Back in 2005, just 5% of Americans were on social media. Since then, things have exploded. Today, more than 72% of U.S. adults frequent Facebook, Instagram, Twitter, and others, according to the Pew Research Center. However, fake social media accounts and related scams have also flourished. Here's how to protect yourself from social media scams and fraud.
Double-check Your Friends and Connections
Have you ever received a friend request from someone that already friended you? That could have been a scam.
Criminals will try to "friend" you with a bogus profile or clone the profile of someone you already know. If you accept the request, they will try to gather personal information via chat. The more you share, the more you could jeopardize your security questions and personal passwords.
Beware of Fake Offers and Promotions
You know the drill. If an offer sounds too good to be true, it probably is. If you receive a request for personal information in exchange for an item, run the other way. These are likely scams designed to capture your personal data.
Look Out for Loan Offers
Some fraudsters are sophisticated enough to impersonate a financial institution, including One Nevada Credit Union. They might offer incredible loan rates, but they'll also ask for your account number and other financial information to complete the loan. Don't give it to them. If they really were your financial institution, they would already have that information.
One Nevada does not partner with any organizations or social media platforms to request your personal financial information, nor would we ask for it through social media or a third party. If you're unsure if you're communicating with us directly, please call us directly at 800-388-3000 to verify.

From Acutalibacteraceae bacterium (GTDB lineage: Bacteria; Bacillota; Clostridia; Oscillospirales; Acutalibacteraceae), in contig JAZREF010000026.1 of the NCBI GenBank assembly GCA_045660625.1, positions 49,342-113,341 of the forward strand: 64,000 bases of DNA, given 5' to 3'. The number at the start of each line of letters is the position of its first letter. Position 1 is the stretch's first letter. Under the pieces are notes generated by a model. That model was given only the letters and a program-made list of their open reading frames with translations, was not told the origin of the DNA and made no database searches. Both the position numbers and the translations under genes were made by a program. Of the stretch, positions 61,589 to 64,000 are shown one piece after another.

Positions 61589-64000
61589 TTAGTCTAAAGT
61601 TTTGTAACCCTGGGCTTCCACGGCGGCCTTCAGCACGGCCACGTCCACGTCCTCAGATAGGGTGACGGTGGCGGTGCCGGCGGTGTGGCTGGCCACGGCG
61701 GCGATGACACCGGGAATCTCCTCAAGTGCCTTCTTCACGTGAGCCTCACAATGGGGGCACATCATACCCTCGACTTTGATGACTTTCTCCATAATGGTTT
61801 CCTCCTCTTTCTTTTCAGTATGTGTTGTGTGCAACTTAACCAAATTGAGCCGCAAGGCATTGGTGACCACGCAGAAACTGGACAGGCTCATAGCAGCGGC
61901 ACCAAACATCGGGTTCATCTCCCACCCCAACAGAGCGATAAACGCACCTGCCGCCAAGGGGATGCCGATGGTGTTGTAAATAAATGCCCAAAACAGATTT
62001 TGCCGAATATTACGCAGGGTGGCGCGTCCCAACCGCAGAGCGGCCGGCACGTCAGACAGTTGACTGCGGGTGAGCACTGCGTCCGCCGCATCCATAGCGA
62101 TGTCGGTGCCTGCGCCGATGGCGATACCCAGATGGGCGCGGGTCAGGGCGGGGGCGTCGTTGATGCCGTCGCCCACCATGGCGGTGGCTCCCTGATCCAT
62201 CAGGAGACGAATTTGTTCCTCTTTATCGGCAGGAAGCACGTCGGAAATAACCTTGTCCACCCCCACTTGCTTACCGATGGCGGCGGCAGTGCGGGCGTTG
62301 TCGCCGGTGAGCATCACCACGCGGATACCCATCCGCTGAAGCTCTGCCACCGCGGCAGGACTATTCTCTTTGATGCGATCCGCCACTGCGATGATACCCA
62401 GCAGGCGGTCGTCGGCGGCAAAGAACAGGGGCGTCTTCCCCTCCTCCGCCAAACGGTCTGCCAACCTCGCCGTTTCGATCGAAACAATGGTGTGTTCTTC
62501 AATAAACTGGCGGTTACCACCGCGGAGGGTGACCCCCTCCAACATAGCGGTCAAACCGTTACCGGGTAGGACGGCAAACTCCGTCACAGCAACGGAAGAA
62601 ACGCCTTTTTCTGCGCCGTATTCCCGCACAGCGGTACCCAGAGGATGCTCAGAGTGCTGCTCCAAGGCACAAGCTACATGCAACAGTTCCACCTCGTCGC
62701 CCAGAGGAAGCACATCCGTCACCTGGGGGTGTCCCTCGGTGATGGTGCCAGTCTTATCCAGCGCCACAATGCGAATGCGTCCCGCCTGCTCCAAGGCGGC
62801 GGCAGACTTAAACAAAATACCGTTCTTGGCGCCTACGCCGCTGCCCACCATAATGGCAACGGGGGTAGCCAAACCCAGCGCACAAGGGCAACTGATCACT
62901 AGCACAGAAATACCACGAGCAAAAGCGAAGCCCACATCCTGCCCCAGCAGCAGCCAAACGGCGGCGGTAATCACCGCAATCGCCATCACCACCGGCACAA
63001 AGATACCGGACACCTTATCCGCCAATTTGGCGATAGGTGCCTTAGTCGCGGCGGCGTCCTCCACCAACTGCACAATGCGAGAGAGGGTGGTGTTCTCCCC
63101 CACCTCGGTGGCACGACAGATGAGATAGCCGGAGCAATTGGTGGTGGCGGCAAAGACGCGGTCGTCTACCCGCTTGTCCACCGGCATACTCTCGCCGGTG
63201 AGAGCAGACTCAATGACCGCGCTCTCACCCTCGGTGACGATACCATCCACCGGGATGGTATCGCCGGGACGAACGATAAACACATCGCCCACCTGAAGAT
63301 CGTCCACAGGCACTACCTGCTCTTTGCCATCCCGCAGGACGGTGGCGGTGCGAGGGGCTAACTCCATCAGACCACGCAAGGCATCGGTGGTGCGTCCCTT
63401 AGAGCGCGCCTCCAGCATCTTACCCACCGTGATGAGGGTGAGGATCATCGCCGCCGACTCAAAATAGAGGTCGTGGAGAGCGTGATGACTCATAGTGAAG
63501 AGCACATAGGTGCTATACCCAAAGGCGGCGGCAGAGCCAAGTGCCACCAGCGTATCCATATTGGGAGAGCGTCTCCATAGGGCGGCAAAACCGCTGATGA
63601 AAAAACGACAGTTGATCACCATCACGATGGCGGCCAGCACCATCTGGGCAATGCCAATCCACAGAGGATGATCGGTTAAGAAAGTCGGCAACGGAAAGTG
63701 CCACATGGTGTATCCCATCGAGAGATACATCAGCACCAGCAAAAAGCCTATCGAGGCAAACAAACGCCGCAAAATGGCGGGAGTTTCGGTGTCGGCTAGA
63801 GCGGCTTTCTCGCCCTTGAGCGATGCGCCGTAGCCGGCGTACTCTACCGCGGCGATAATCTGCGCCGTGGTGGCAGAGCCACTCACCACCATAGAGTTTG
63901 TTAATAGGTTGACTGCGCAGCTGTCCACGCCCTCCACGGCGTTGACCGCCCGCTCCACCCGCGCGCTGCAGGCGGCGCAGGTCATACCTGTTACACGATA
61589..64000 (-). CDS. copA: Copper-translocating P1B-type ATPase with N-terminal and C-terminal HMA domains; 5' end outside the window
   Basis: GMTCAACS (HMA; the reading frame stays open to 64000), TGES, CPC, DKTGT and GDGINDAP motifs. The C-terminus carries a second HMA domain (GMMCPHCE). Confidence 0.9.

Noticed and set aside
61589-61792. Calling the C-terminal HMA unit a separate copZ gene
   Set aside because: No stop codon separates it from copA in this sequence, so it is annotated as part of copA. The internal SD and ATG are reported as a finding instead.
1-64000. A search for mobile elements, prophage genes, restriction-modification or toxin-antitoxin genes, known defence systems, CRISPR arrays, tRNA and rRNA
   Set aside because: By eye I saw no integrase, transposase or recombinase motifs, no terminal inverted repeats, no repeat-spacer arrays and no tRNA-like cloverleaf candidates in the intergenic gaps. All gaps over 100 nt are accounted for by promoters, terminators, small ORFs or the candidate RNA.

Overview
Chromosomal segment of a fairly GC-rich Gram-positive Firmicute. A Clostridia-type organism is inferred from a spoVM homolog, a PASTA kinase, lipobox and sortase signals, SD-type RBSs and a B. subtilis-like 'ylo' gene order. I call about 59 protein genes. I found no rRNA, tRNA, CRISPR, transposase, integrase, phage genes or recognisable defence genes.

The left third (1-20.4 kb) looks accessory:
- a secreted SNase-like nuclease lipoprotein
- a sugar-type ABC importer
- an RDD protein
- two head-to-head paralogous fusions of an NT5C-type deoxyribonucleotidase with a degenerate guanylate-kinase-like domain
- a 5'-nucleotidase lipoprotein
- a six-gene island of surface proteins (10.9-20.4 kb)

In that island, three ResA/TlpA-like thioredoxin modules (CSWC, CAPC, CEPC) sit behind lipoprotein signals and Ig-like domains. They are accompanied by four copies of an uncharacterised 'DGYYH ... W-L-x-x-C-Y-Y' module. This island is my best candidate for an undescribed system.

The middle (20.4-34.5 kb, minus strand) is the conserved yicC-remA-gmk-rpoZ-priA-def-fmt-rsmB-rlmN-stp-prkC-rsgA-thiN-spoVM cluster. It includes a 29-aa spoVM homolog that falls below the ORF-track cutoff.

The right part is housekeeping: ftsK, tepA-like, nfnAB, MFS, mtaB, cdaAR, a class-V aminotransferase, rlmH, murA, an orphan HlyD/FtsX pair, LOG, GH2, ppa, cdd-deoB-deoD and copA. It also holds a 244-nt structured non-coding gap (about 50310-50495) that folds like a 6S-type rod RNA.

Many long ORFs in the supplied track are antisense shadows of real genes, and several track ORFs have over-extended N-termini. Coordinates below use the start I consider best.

Watch for These Red Flags
- The posted offer sounds too good to be true.
- You're asked to make an upfront payment for a loan application.
- You're urged to act immediately.
- The scammer claims to represent One Nevada Credit Union but does not want you to call to verify their authenticity.
- You're asked to share sensitive information.
- A social media "friend" asks random questions.
Be Safe Online
- Think before you click.
- Ignore anything suspicious or intrusive.
- Double-check lenders with the Better Business Bureau.
- Never share personal information online.
- Look for publicly listed phone numbers to verify company authenticity.
- Never agree to pay for a product upfront without being certain of its legitimacy.
- Check your social media privacy settings.
- Never post anything that can be used to steal your identity.
One Nevada is Here for You
If you suspect you've fallen victim to a social media scam, shut down your computer, smartphone or tablet. Then use another device to update your passwords. Could the scam or fraud involve your accounts, debit or credit cards? Contact us right away, and we'll do what we can to help, including blocking your cards and limiting new access to your accounts. You'll also want to contact the Federal Trade Commission (FTC).